• ‘While still intact for the most part, the body has been chewed and savaged brutally.’
    • ‘There could be no liability for a dog known to be vicious until after it had managed to savage someone.’
    maul, attack, tear to pieces, lacerate, claw, bite, mutilate, mangle
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    1. 1.1Subject to a vicious verbal attack; criticize brutally.
      ‘Fowler savaged her in his next review’
      • ‘As Toronto theatre critics dispense increasingly disparate opinions, some shows are savaged in one rag and lionized in another.’
      • ‘Critics are savaging a government-funded course in Birmingham where grown-ups are being taught how to text and download ringtones.’
      • ‘Most critics savaged his comedy when it was released last fall, but really, what were they expecting?’
      • ‘The $10.5 million show, a haphazard pastiche of various famous Dr. Seuss stories, had been savaged by critics when it debuted in late November.’
      • ‘Marxist critics savaged La Strada as an abandonment of neorealist principles, but as a director, Fellini was never really a neorealist to begin with.’
      • ‘As predicted by many US pundits prior to its release, the film has been relentlessly savaged by the critics, and looks like a surefire contender for one of the worst movies of the year.’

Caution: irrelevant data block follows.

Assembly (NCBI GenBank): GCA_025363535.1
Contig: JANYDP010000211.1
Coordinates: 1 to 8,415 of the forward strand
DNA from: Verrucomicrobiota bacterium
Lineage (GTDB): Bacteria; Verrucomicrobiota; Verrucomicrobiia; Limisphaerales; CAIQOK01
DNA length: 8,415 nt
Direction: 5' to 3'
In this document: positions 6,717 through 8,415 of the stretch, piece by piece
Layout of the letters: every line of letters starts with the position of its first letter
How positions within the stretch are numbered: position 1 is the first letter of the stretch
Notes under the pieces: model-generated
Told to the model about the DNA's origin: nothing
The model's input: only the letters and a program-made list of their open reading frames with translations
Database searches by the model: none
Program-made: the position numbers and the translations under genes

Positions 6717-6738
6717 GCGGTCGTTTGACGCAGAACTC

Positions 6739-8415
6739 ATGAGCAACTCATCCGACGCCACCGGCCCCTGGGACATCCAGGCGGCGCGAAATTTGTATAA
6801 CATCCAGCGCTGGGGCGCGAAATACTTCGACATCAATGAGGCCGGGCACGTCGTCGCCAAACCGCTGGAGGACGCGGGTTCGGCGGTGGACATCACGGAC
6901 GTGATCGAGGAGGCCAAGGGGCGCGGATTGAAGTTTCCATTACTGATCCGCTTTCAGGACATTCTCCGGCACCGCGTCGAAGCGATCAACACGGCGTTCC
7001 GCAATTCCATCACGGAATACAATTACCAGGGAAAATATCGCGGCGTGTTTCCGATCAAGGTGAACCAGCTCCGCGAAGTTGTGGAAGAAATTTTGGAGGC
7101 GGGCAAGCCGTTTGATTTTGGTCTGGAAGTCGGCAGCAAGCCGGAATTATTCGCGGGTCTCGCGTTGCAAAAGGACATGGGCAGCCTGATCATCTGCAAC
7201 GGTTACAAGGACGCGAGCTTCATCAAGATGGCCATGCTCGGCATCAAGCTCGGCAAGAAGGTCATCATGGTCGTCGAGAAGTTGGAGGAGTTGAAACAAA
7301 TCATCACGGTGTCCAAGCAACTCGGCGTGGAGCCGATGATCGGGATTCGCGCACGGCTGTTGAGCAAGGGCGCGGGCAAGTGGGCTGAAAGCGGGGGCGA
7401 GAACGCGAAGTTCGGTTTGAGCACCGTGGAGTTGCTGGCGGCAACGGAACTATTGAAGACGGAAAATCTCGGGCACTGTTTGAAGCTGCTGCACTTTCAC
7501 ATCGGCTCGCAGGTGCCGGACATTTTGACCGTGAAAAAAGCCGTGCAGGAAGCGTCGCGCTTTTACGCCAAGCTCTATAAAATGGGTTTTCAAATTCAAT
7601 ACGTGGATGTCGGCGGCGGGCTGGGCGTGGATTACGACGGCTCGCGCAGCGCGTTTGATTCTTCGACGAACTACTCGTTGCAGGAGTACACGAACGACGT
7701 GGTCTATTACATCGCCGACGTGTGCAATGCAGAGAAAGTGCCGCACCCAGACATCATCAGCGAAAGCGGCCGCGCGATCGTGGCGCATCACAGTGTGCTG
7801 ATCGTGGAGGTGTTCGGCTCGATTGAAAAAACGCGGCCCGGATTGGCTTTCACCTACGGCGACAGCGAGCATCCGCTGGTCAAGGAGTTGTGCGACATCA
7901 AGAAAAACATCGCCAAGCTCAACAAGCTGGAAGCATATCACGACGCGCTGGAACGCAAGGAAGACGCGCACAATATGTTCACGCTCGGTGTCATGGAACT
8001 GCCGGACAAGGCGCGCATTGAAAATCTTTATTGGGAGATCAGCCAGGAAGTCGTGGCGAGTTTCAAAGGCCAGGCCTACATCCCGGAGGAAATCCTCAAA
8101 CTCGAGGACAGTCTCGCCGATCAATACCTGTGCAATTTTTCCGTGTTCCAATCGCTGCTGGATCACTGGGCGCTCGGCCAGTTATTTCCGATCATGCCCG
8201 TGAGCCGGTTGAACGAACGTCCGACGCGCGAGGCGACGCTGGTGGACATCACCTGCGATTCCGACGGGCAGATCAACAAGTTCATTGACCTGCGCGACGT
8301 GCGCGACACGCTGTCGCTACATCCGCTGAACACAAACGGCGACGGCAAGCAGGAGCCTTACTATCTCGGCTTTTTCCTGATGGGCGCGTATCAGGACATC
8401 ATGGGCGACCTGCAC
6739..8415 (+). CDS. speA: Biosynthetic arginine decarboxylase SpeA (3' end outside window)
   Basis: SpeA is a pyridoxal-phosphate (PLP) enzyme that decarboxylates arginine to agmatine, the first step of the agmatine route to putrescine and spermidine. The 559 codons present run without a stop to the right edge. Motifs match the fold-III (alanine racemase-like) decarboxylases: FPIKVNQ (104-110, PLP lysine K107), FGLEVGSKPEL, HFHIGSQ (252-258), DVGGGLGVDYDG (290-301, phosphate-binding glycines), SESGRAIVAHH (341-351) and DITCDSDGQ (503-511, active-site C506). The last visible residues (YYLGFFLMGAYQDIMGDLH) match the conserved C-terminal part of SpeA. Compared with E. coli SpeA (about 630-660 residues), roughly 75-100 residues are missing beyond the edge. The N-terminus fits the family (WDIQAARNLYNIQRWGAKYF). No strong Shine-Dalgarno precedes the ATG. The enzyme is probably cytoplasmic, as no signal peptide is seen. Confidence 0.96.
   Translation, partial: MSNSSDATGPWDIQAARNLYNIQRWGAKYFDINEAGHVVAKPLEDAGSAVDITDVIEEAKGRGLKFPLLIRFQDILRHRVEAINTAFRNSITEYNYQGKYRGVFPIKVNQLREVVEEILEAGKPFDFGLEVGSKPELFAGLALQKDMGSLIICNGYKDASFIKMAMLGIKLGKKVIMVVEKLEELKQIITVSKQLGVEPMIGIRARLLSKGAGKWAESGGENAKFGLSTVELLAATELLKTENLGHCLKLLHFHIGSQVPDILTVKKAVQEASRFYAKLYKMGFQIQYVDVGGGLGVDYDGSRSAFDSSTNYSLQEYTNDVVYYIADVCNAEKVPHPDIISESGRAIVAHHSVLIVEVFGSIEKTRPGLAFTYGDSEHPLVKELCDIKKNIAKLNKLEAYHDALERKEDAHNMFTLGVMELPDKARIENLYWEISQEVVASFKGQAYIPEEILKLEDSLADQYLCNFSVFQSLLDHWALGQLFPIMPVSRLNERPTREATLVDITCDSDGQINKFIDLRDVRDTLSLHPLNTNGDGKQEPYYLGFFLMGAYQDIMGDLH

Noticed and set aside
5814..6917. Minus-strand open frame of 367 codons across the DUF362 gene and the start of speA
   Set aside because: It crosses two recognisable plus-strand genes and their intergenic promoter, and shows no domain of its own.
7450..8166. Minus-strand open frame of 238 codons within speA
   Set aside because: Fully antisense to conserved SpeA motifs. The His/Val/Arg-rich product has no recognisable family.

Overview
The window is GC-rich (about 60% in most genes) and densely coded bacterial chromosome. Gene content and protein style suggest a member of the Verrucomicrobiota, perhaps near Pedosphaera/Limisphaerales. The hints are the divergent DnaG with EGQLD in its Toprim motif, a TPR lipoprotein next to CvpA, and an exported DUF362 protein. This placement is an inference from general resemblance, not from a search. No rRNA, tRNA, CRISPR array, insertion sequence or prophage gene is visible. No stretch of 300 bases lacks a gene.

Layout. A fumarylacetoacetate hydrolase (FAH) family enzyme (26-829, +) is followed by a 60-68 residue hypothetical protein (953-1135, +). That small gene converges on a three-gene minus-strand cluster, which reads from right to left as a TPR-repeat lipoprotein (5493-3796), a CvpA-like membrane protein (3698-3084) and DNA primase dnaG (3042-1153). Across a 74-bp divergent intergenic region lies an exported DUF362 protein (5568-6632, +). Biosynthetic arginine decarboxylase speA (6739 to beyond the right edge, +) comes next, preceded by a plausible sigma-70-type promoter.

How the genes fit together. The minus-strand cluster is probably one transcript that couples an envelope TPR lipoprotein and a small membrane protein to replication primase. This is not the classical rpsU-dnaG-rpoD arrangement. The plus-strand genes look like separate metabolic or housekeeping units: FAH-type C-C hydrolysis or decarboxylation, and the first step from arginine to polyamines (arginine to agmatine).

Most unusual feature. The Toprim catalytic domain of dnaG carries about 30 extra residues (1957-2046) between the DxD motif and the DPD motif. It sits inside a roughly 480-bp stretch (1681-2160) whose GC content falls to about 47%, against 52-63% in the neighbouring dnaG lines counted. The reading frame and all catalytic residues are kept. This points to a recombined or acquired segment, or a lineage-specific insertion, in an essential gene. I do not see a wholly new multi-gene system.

• ‘The book, influenced greatly by him, had largely been savaged by Australian critics and I wanted to see what he himself would make of it.’
      • ‘Critics are going to savage this film out of respect to Charade and that's not really fair.’
      • ‘Critics across the country savaged the film upon its initial release, dismissing it as directionless and dreary.’
      • ‘It hardly seems to matter that the critics have universally savaged this show.’
      • ‘Critics have, predictably, savaged the story, but everyone agrees the show is spectacular.’
      • ‘Perhaps no other great European choreographer, save Roland Petit, has been as neglected and critically savaged in the United States.’
      • ‘And the celebrity in question is violently torn down from their pedestal, savaged for as long as it pleases people, and finally cast aside, no longer of any use to anyone,’
      • ‘As someone who has written more than his share of omnibus reviews/poetry chronicles, especially for this magazine, I know the temptation reviewers are subject to by way of savaging thin volumes of verse.’
      • ‘Alexander fully expects to be savaged by reviewers again.’
      • ‘No one savaged the law's delays and inequities more energetically than Dickens, yet no one worried more about the results of revolution and lawlessness.’
      • ‘Pundits lost no time in savaging the weakness of the script, the poverty of the acting and shambolic directing.’
      • ‘I have had occasion over the years to savage this or that actor or screenwriter or director in print as part of my work as a film critic.’
      • ‘Rarely in the history of magazines has a former editor so savaged his successor.’
      • ‘Popular British and Australian historians have savaged the commanders at the Dardanelles as cold-blooded murderers.’
      criticize severely, attack, lambaste, condemn, flay, shoot down, pillory, revile
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Origin

Middle English from Old French sauvage ‘wild’, from Latin silvaticus ‘of the woods’, from silva ‘a wood’.